The Handicraft Studio's Blog
5 innovative ways to use a Handloom Dupatta
We keep telling you how versatile our dupattas are…they can be dressed up or down, worn as dupattas or stoles, worn with Indian, western or fusion outfits. However, the creative minds of some of our customers showed us a much wider scope to using our handwoven pieces.
Read on for more…
At a wedding ceremony…
The sound of shehnai, friends and family around the mandap, stolen glances, unbridled excitement and eager anticipation on the two sides of a beautiful Antarpaath are all part of the mangalashtaka, a ritual during a Maharashtrian wedding. The antarpaath is a purdah held up between the bride and groom to keep them from seeing each other. And it is probably one of the most cherished memories of a wedding. The bride's maternal uncle walks the bride to the stage, where her groom is waiting for her on the other side of the antarpaath. The mangalashtaka is recited, after which the antarpaath is removed and the couple exchange garlands.
All these years, the antarpaath was a plain white or cream silk cloth, but with the trend of having “picture-perfect” weddings and building wedding memory boxes with different items used in the wedding, this antarpaath is slowly gaining importance for its prominence during the rituals.
We’ve recently had a few to-be-brides walk in to our store to buy a dupatta from our rich and lovely collection of benarasi muga silk or silk net dupattas, to use as an antarpaath…What a lovely idea, we think! It adds beauty to the ritual and can be later used and treasured lifelong by the bride as a part of her wedding.
Come see our collection and we are sure you’ll fall in love with this idea!
For the brides…
A Maharashtrian bride dressed in a vibrant yellow saree completes her attire by carrying a treasured shela over her shoulders. The bride carries it as an heirloom from her mother-in-law symbolising transfer of household responsibilities. An intricately detailed paithani dupatta or a jamdaani dupatta are popular shela choices amongst brides. Shivani and her to-be mother-in-law picked picked up a rich benarasi katan silk dupatta in pink with golden buttis to go with her lovely yellow-pink Paithani for her December wedding.
For the men who are not far behind…
While our brides and her bridesmaids are inherently savvy at draping their dupattas in several different ways, we’ve found that the grooms and his friends don’t fall behind either!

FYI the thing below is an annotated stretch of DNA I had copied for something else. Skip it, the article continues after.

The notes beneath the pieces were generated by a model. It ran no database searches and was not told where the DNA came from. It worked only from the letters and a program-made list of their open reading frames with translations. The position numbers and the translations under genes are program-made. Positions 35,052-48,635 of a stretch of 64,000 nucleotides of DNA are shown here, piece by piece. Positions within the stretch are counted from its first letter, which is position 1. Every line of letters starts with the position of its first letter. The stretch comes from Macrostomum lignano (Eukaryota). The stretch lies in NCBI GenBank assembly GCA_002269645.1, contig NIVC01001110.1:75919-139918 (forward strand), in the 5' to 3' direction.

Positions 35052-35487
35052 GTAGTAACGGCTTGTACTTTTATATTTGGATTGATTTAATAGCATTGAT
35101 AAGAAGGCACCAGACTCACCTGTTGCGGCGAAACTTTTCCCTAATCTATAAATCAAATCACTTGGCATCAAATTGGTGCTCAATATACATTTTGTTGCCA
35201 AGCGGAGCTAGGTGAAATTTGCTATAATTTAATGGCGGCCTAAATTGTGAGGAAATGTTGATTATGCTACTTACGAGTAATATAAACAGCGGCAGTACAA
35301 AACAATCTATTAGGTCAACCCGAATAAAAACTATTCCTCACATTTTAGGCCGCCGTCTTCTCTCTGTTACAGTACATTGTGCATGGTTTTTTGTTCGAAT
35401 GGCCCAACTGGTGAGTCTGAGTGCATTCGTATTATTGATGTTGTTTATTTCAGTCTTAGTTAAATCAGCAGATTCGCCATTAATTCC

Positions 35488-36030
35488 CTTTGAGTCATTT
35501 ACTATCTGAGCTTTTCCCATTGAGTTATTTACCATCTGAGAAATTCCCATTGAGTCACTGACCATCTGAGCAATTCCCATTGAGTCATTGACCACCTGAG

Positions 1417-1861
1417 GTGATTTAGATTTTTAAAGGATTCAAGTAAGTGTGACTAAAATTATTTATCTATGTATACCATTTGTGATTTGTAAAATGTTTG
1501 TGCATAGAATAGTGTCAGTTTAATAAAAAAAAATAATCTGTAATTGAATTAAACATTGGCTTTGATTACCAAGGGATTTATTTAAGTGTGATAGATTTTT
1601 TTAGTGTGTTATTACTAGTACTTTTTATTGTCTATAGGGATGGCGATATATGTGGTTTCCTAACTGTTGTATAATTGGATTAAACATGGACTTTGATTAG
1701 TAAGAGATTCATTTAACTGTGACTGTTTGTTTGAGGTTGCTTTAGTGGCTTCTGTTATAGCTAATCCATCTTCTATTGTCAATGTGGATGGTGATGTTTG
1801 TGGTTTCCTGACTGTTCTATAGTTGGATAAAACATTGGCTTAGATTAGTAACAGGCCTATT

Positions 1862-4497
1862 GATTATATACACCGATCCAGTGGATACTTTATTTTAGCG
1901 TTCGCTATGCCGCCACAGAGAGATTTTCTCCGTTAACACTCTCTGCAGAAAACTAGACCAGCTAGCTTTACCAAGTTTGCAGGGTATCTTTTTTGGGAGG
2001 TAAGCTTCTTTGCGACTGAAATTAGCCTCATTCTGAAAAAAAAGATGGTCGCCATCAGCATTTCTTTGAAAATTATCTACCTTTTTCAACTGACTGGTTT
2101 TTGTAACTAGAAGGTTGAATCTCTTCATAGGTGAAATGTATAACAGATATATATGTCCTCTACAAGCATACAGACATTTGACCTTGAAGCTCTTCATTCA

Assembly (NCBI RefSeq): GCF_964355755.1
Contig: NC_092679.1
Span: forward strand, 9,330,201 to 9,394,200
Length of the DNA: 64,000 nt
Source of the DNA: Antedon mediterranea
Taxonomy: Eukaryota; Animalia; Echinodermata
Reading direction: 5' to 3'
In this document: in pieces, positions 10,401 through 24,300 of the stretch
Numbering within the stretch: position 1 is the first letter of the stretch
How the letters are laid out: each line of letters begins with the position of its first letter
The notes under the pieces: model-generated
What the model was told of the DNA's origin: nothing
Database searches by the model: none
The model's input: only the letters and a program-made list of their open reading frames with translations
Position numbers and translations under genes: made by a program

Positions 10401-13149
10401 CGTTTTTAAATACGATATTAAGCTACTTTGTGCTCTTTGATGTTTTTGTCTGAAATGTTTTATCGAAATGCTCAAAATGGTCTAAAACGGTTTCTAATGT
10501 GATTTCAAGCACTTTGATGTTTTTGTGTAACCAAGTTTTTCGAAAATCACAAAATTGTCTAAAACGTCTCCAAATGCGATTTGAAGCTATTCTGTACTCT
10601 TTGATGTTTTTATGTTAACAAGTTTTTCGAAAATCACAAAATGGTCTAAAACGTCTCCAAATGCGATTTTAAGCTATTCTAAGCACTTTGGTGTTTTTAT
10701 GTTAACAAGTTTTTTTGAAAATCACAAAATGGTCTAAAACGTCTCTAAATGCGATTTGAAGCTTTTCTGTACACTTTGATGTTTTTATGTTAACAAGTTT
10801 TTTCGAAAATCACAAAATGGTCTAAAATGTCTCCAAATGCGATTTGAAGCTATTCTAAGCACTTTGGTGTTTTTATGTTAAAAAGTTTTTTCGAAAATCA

At one of our recent exhibitions, we had a young man browsing through our collection by himself. Thinking he might be unsure of how and what to choose for the opposite gender, we offered to help and were in for a pleasant surprise. He wasn’t looking for a gift at all – he was looking to buy 3-4 dupattas to wear as phetas (turbans) to match the various outfits he had bought for his sister’s wedding! Now if that isn’t innovative, I wonder what is! We helped him choose 3 pieces – a cream jaamdani, a dark blue benarasi cotton-silk and a tussar silk red and green kantha. We can imagine how handsome he must have looked as the bride’s brother!
Looks like the fashion-conscious trendy men of today are foregoing the traditional saffron pheta for neatly draped, colourful handloom dupattas that complement their sherwanis, jodhpuris and safari suits.
An international tourist was strolling down the aisles of a recent exhibition and stopped by at our stall. Not much later, she picked up a lovely, silk dupatta with a sparkle in her eyes and an interesting idea in her mind. The piece she had chosen, was a rich, vibrant saffron with a beautiful Ganesha hand-painted on the palla. As we offered to drape it for her to show how it can be used, she shared her plan with us. Our client had no intention of draping it on herself…she intended to drape her wall with this piece. She wanted to frame it and put it up on the wall of her otherwise neutral coloured living room to add colour and warmth.
We were ecstatic that the hard work of our local weavers was going to be treated like a piece of art just like it deserved.
To add grandeur to your celebrations…
On a festive day, our dupattas don’t just look good on the home maker but also as home décor. A recent visitor to our store was Mrs. Malik who found a piece for a baby shower that she was hosting. While helping her with colours, she took us by surprise by mentioning that she was actually looking for a spread to put on a table assigned for gifts. She took home a himroo in dark green and the rest was left to imagination.
As we chat with our customers, we discover many creative ideas of using what was traditionally a piece of cloth used to cover the head and upper body as a mark of modesty; and we realize that the hard work and talent of our weavers bring life and colour everywhere in a countless ways.
The Handicraft Studio would love to hear more about what you did with yours. Write to firstname.lastname@example.org with your ‘dupatta story’ and you could be in for surprise gifts and vouchers!
Enjoyed reading about dupattas and the creative suggestions for their use. Lovely collection of dupattas too. It’s heartening to see handicrafts old and new being given a boost in a modern way. Will look forward to reading more interesting ideas and stories on your blog.